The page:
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abstract = "Objective: Metastatic involvement of inguinal lymph nodes (ILN) from rectal adenocarcinoma is unusual, particularly without signs of distant spread to other organ sites. By current convention, ILN involvement, including solitary involvement, is classified as metastatic disease (M). However, anecdotal reports suggest that such patients are a distinct entity and should be managed differently. The aim of this study was to gain further insight regarding this seemingly distinct patient subset. Method: This case series provides a descriptive report of patients with rectal adenocarcinoma and solitary inguinal lymph node metastasis (SILNM). Results: Upon retrospective review of medical records from 4480 patients with rectal adenocarcinoma seen at Mayo Clinic Rochester from 1995 to 2004, six patients (0.13{\%}) with SILNM were identified. Three had metachronous and three had synchronous SILNM (four left sided, one right sided, and one bilateral). The mean age at SILNM diagnosis was 61.3 years, and three patients had originally stage II (and three had stage III disease). Five patients received concurrent chemo-radiation therapy and one declined treatment. Among those with metachronous SILNM, the mean survival after diagnosis of rectal cancer was 42 months. By comparison, all three patients with synchronous SILNM were still alive after a mean duration of 40 months of follow up. Conclusion: Solitary involvement of ILNs might represent a distinct subset of patients with metastatic rectal adenocarcinoma who have a more favourable prognosis. If confirmed by larger studies, our data suggest that alternate management algorithms might be reasonable for such patients.",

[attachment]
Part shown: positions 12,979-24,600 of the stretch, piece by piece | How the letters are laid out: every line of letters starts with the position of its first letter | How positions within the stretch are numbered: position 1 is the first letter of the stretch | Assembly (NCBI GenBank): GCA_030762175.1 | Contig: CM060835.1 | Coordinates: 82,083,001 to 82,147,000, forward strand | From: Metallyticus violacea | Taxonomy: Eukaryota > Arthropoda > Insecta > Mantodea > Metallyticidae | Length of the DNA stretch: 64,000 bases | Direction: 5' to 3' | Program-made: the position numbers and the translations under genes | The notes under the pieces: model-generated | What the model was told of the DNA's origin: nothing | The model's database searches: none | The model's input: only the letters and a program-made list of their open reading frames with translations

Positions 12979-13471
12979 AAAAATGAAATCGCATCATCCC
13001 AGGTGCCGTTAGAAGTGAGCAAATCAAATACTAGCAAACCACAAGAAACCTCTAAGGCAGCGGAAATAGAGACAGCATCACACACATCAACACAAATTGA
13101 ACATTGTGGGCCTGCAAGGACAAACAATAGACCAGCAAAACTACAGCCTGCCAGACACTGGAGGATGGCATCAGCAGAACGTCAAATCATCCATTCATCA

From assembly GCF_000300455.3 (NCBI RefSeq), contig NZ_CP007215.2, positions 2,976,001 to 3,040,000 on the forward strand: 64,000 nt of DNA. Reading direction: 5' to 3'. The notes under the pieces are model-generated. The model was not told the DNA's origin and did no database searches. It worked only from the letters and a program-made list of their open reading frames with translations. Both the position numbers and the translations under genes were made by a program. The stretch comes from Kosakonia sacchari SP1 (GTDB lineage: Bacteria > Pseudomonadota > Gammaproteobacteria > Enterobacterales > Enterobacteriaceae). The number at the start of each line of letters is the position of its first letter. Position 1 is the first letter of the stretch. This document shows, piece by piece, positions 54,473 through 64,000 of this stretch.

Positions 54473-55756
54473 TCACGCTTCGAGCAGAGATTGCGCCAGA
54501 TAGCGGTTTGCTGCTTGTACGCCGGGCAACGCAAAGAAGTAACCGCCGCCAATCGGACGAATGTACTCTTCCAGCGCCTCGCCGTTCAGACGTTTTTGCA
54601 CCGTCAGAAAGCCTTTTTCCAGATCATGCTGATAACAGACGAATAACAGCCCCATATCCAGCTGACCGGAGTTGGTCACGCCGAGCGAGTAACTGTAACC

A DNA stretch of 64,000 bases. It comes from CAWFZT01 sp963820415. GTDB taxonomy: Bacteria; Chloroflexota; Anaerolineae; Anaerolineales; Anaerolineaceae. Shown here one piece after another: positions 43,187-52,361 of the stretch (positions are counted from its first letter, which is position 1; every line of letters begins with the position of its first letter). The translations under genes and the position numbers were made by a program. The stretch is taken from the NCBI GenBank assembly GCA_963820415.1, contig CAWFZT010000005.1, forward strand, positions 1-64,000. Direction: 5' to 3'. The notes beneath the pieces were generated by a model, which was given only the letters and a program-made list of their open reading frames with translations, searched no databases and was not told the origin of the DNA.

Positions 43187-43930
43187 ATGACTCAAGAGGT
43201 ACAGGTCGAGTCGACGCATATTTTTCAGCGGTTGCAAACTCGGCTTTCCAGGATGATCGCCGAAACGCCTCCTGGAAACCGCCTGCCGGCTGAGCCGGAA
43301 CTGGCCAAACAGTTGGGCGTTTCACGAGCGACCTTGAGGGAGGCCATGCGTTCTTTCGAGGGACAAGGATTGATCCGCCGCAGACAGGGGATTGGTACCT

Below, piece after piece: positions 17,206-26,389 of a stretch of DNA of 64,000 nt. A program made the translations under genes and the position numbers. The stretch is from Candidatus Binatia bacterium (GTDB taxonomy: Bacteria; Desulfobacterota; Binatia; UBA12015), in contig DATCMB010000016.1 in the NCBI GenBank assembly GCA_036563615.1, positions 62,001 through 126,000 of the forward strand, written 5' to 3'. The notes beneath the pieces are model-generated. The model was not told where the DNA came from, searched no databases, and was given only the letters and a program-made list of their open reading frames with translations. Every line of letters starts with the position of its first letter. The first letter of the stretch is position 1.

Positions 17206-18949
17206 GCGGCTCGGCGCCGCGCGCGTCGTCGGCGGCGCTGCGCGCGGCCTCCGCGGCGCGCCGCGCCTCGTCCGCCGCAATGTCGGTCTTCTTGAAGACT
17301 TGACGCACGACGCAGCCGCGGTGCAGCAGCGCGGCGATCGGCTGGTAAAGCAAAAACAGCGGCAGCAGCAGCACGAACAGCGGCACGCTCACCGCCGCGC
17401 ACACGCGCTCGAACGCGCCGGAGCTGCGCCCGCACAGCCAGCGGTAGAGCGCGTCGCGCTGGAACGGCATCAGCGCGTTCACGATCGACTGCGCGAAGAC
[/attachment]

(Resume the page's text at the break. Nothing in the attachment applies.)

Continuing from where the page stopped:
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AU - Greeno, E.

AU - Miller, R.

AU - Alberts, Steven Robert

AU - Dozois, Eric

AU - Haddock, Michael

AU - Limburg, Paul John